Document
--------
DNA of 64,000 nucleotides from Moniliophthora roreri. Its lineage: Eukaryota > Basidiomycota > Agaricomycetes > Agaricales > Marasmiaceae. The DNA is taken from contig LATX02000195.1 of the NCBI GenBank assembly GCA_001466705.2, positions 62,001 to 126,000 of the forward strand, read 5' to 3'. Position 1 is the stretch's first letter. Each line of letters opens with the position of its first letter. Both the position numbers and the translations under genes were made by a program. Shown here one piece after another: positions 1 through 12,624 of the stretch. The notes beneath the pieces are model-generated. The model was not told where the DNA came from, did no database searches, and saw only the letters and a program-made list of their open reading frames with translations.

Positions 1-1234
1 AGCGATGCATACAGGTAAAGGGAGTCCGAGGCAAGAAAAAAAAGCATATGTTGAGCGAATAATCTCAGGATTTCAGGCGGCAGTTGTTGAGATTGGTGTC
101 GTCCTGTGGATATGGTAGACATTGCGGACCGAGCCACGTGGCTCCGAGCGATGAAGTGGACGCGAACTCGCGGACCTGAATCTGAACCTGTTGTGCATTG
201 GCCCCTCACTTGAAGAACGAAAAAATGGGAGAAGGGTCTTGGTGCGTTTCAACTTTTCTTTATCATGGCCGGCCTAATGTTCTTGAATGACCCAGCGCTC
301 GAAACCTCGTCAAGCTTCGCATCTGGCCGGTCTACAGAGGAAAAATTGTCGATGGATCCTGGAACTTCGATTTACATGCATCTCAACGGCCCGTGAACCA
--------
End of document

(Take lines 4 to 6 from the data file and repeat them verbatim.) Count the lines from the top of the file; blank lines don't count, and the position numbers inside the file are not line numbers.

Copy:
101 GTCCTGTGGATATGGTAGACATTGCGGACCGAGCCACGTGGCTCCGAGCGATGAAGTGGACGCGAACTCGCGGACCTGAATCTGAACCTGTTGTGCATTG
201 GCCCCTCACTTGAAGAACGAAAAAATGGGAGAAGGGTCTTGGTGCGTTTCAACTTTTCTTTATCATGGCCGGCCTAATGTTCTTGAATGACCCAGCGCTC
301 GAAACCTCGTCAAGCTTCGCATCTGGCCGGTCTACAGAGGAAAAATTGTCGATGGATCCTGGAACTTCGATTTACATGCATCTCAACGGCCCGTGAACCA